Adding the finishing touches to the system

The response to the possibility of the AfD coming to power from the remaining parties has been to seek to strengthen the institutions of the state and to close the loopholes which facilitate the circumvention of the rules currently in place. The BVerfG alongside its counterparts in the individual federal states is the key body in this constellation. The rulings which these courts pass ultimately determine the legality of actions taken by politicians, provided that they are respected. The current rules on the election and tenure of BVerfG[16] justices, which are regulated in specific legislative acts rather than in the federal constitution, are the Achilles’ heel of this system. This is why a heated debate has been ongoing in the Bundestag on amending the Basic Law. The purpose of such an amendment would be to enshrine in the constitution a 12-year term of office for justices who would be elected by votes casts by a two-thirds majority of the members of the Bundestag, with no possibility of re-election. Considering the declarations by the ruling coalition and the main opposition parliamentary group, that is the CDU/CSU, it can be assumed that the constitution will be thus amended by the end of the present term.

Individual federal states are considering similar steps.[17] The main proposals regarding the intention to curb the AfD’s activity include modifications to the rules of how the Landtags operate. This could for example result in the implementation of stricter rules for the appointment of candidates for some posts (including the president), in increased transparency of the process of electing the minister-president of each federal state, including, for example, through open voting, and a reduction in the number of so-called political officials (including the head of the local counter-espionage structures, the head of the Landtag chancellery and the chief of the state police, who are subject to a reshuffle following each federal state election). Another very important element is the attempts to rule out the possibility of holding ‘consultation plebiscites’ and using them to put pressure on politicians to initiate a legislative process regarding a specific issue. The AfD views this as one of the most important political tools; this was clear when it proposed to amend the federal constitution to introduce a system of referendums.[18] As regards modifications to the education system, these could be prevented to some degree by amending the legal basis for the operation of state-level civic education centres (LpB).[19] At present, this legal basis often includes (for example in Thuringia) government orders rather than laws, which makes it significantly easier to amend. In addition, raising the official status of the LpB could boost this institution’s independence and its financial basis. This has already been done in Bavaria, where the LpB is now considered a public law institutions (AöR).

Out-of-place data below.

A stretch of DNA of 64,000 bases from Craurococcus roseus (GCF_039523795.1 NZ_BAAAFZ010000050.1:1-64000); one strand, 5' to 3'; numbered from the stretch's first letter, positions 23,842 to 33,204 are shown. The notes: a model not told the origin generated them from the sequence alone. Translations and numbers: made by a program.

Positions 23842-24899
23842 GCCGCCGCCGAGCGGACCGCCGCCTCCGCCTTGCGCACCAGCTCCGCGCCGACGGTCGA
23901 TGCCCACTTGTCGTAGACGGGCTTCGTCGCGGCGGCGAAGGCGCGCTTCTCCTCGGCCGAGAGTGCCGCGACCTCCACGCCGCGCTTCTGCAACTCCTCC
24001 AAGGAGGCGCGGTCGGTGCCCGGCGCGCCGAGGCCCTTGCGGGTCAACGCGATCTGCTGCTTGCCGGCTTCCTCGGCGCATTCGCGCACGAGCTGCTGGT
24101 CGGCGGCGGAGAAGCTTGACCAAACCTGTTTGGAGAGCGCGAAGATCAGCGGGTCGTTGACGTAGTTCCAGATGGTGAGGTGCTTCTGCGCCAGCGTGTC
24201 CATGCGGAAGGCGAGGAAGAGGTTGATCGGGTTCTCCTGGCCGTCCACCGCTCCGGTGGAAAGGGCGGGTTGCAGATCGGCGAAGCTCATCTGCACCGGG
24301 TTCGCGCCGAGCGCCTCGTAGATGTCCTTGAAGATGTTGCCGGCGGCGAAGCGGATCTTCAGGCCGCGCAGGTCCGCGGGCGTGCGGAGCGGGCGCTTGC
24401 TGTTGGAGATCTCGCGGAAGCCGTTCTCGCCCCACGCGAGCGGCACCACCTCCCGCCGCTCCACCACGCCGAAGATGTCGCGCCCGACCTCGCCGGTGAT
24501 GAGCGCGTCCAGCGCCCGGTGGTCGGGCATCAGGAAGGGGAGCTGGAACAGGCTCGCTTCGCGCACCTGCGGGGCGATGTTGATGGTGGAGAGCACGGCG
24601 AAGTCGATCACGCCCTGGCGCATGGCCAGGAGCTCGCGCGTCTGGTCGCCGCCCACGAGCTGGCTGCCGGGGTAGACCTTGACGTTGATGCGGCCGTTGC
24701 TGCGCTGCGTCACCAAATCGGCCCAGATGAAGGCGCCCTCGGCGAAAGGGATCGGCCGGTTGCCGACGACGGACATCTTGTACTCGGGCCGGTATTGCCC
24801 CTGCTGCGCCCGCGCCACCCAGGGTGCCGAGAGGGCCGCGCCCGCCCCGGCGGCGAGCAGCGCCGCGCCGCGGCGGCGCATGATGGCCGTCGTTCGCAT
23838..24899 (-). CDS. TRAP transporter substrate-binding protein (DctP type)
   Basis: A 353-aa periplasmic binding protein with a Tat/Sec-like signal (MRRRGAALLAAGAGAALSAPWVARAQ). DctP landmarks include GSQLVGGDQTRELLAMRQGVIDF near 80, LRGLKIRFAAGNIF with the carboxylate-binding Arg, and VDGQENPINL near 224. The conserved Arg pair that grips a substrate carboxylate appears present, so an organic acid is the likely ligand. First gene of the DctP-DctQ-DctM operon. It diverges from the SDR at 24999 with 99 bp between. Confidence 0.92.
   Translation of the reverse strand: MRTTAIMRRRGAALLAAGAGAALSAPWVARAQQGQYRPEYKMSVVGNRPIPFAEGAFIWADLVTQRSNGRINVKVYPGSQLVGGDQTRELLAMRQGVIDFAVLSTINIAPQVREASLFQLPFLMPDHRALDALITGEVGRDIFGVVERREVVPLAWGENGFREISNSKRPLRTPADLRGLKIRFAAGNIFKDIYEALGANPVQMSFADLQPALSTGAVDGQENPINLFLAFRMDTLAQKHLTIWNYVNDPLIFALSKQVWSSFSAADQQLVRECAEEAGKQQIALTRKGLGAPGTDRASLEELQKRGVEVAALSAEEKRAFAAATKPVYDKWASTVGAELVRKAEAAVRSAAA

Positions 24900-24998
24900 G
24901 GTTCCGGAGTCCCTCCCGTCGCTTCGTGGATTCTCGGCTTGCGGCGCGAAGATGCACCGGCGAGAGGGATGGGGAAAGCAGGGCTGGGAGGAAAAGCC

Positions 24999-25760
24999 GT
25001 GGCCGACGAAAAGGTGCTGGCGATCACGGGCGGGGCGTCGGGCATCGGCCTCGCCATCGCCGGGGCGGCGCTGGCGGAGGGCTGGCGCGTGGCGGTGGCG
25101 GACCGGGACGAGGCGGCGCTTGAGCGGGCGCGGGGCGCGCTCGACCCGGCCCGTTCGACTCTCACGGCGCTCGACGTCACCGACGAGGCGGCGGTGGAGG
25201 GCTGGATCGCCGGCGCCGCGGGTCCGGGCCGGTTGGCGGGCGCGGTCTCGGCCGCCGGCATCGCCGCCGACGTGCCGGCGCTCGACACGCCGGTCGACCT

There has been an increase in attempts to curb the activity and influence of the AfD in both Berlin and across Germany. These include initiatives endorsed by Federal Interior Minister Nancy Faeser (SPD) to provide financial support to organisations which promote democracy and to organise civic education in schools. The German interior ministry also intends to toughen the legislation regarding the operation of social media, which the extremists, including some AfD activists, use as their mobilisation platform.[20] Finally, steps have been launched to restrict access to classified information for AfD politicians in order to exclude them from committees responsible for the operation of the secret services.[21]

This ostracism towards the AfD is not without precedent. Since 2017, when the party made it to the Bundestag for the first time in history, the remaining parties have consistently denied it the opportunity to chair the parliamentary sessions. In repeated votes for the position of vice president of the Bundestag none of the AfD’s candidates has won sufficient support. Moreover, the Bundestag distributed its funds for political foundations, which receive a total of around €700 mn annually (this sum exceeds the federal budget subsidy for political parties), in such a way that the Desiderius-Erasmus-Stiftung, an organisation linked with the AfD and headed by Erika Steinbach, received no funding. The party challenged this decision and the BVerfG agreed with it, stating that the hitherto applied informal rules for the distribution of funds were unconstitutional. According to new rules, which were adopted last November, political foundations are required to promote democracy and the ministry of the interior decides whether this requirement has been met. This de facto continues to prevent the AfD from obtaining funding.[22]

Should it be banned or not?